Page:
Obama care reality
Like a hiker who has overlooked several "Danger: cliff ahead" signs, the Obama administration stepped back suddenly last week, delaying the individual mandate for those with canceled policies.
The reversal came in response to complaints from middle-class shoppers on the ObamaCare exchanges who have found themselves on the wrong side of the law's subsidy cliff.
For those earning more than 400% of the poverty level — about $62,000 for two-adult households — ObamaCare provides no premium subsidies.
This is no minor issue. A primary rationale of ObamaCare's insurance reforms limiting age-rating and precluding pricing based on health status has been to ensure that people will be able to afford health coverage when they need it most.
Yet, it's hard to argue that the law measures up for those whose earnings put ObamaCare subsidies just out of reach. An IBD analysis finds that middle-class households in their late 50s and early 60s could spend 25% or more of their income on health care — before their deductible is exhausted and ObamaCare's benefits kick in.
Covered California's shop-and-compare tool shows that a 58-year-old couple in Los Angeles County with $65,000 in income buying a bronze plan would have to spend $19,400, including $9,400 in premiums and a $10,000 deductible.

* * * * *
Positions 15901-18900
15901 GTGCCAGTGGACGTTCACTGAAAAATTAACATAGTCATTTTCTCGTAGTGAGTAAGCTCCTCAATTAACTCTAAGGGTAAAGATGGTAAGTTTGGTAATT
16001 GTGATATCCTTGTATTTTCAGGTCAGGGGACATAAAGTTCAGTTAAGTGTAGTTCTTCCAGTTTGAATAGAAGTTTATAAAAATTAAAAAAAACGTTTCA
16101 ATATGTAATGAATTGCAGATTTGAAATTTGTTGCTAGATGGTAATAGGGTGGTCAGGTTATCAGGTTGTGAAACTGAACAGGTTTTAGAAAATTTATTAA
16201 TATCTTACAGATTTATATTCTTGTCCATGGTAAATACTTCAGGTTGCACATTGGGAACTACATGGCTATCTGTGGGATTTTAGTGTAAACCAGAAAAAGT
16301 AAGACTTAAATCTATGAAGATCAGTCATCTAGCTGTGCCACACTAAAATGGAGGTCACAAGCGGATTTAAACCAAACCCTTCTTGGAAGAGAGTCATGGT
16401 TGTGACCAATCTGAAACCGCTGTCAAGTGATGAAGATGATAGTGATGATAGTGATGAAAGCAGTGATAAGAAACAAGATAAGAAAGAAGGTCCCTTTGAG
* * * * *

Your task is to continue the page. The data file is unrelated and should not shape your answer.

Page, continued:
Individuals can deduct medical expenses above 10% of income. Even so, the couple could still face a health care bill equal to 25% of income, before any benefits.
Employer Care Cheaper
The problem isn't simply that health insurance is expensive, but that middle-class households buying insurance via the ObamaCare exchanges will be treated poorly relative to those covered by employer plans.
Employer-sponsored insurance premiums are fully excluded from taxable income. Further, employer coverage tends to come with lower deductibles and without age-rating, meaning premiums don't rise with age.
ObamaCare's measure of income does exclude contributions to a retirement plan.
Still, for some solidly middle-class households in their 50s and early 60s, ObamaCare will mean either paying more than they can afford, going with minimal or no coverage, or working less to qualify for subsidies.
This shouldn't have come as a surprise to the administration. IBD has been writing — and the Congressional Budget Office has been confirming — for more than three years that ObamaCare would give "older households without access to employer care a big incentive not to earn too much" to qualify for subsidies.
Read More At Investor's Business Daily: http://news.investors.com/politics-obamacare/122613-684287-obamacare-middle-class-subsidy-cliff-for-...